﻿ Concept Summary - Compounds and Stoichiometry

# Compounds and StoichiometryConcept Summary

Molecules and Moles

· Compounds are substances composed of two or more elements in a fixed proportion.

· Molecular weight is the mass (in amu) of the constituent atoms in a compound as indicated by the molecular formula.

· Molar mass is the mass of one mole (Avogadro’s number or 6.022 × 1023 particles) of a compound; usually measured in grams per mole.

· Gram equivalent weight is a measure of the mass of a substance that can donate one equivalent of the species of interest.

· Normality is the ratio of equivalents per liter; it is related to molarity by multiplying the molarity by the number of equivalents present per mole of compound.

· Equivalents are moles of the species of interest; equivalents are most often seen in acid—base chemistry (hydrogen ions or hydroxide ions) and oxidation—reduction reactions (moles of electrons or other ions).

Representation of Compounds

· The law of constant composition states that any pure sample of a compound will contain the same elements in the same mass ratio.

· The empirical formula is the smallest whole-number ratio of the elements in a compound.

· The molecular formula is either the same as or a multiple of the empirical formula; it gives the exact number of atoms of each element in a compound.

· To calculate percent composition by mass, determine the mass of the individual element and divide by the molar mass of the compound.

Types of Chemical Reactions

· Combination reactions occur when two or more reactants combine to form one product.

· Decomposition reactions occur when one reactant is chemically broken down into two or more products.

· Combustion reactions occur when a fuel and an oxidant (typically oxygen) react, forming the products water and carbon dioxide (if the fuel is a hydrocarbon).

· Displacement reactions occur when one or more atoms or ions of one compound are replaced with one or more atoms or ions of another compound.

o Single-displacement reactions occur when an ion of one compound is replaced with another element.

o Double-displacement reactions occur when elements from two different compounds trade places with each other to form two new compounds.

· Neutralization reactions are those in which an acid reacts with a base to form a salt (and, usually, water).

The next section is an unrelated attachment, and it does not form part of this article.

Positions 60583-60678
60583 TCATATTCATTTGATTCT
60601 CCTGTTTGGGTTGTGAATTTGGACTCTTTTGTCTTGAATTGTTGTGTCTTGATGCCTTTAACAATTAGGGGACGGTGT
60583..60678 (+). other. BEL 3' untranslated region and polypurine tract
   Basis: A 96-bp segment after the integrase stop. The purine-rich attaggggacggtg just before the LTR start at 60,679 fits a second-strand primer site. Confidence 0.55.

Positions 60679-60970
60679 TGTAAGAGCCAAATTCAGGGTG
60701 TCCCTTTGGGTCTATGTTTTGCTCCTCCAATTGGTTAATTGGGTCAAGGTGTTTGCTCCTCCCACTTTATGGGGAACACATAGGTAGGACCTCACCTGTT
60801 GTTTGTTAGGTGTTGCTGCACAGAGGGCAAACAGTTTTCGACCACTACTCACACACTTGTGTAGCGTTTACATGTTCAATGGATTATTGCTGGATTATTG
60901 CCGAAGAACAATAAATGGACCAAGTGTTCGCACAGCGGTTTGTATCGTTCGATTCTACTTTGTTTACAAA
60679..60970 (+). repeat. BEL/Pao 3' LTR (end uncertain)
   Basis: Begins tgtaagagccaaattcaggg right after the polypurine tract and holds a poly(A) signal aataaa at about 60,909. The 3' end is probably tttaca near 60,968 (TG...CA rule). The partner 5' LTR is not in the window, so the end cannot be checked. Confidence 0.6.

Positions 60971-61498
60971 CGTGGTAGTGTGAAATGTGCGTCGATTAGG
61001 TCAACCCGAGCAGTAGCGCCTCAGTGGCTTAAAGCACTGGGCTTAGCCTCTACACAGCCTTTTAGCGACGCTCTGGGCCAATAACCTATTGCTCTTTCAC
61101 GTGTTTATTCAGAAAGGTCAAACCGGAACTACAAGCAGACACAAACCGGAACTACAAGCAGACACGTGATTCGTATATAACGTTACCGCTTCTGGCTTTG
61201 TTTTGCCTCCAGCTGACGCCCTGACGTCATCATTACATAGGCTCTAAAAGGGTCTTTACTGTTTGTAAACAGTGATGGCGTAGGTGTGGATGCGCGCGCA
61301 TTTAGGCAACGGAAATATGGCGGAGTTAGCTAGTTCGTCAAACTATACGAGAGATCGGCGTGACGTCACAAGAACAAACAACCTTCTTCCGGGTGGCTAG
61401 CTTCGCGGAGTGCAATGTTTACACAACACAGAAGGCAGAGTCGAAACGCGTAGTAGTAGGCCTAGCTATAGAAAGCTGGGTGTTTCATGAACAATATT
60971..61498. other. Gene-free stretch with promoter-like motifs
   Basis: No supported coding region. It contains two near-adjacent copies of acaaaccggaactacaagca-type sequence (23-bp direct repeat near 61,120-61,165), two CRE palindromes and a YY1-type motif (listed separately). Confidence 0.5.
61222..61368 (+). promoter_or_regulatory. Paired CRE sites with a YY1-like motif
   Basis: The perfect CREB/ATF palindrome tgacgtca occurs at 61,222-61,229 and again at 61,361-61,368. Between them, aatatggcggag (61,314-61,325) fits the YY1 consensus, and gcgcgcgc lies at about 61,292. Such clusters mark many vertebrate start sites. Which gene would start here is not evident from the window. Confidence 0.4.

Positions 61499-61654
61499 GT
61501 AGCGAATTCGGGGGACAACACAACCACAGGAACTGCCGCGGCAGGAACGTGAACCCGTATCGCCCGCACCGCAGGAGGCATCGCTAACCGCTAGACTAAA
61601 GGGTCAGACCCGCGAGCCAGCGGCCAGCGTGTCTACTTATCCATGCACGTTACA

Balancing Chemical Equations

· Chemical equations must be balanced to perform stoichiometric calculations.

· Balanced equations are determined using the following steps in order:

o Balancing the least common atoms.

o Balancing the more common atoms (usually hydrogen and oxygen).

o Balancing charge, if necessary.

Applications of Stoichiometry

· Balanced equations can be used to determine the limiting reagent, which is the reactant that will be consumed first in a chemical reaction.

· The other reactants present are termed excess reagents.

· Theoretical yield is the amount of product generated if all of the limiting reactant is consumed with no side reactions.

· Actual yield is typically lower than theoretical yield.

· Percent yield is calculated by dividing actual yield by theoretical yield and converting to a percentage.

Ions

· Like organic chemistry, ions in general chemistry have a system of nomenclature:

o Roman numerals are used for nonrepresentative elements to denote ionic charge.

o —ous endings can also be used to indicate lesser charge, while —ic endings indicate greater charge.

o All monatomic anions end in —ide.

o Oxyanions are given a suffix indicating how oxidized the central atom is. Those that contain a lesser amount of oxygen are given the suffix —ite, and those with a greater amount are given the suffix —ate.

o Oxyanion series with more than two members are given an additional level of nomenclature. The species with the fewest oxygens is given the prefix hypo—, and the species with the most oxygens is given the prefix per—.

o Polyatomic ions containing hydrogen denote the number of hydrogens using hydrogen or bi— to denote one, or dihydrogen to denote two.

· Ionic charges are predictable by group number and type of element (metal or nonmetal) for representative elements, but are generally unpredictable for nonrepresentative elements.

o Metals form positively charged cations based on group number.

o Nonmetals form negatively charged anions based on the number of electrons needed to achieve an octet.

· Electrolytes contain equivalents of ions from molecules that dissociate in solution. The strength of an electrolyte depends on its degree of dissociation or solvation.

﻿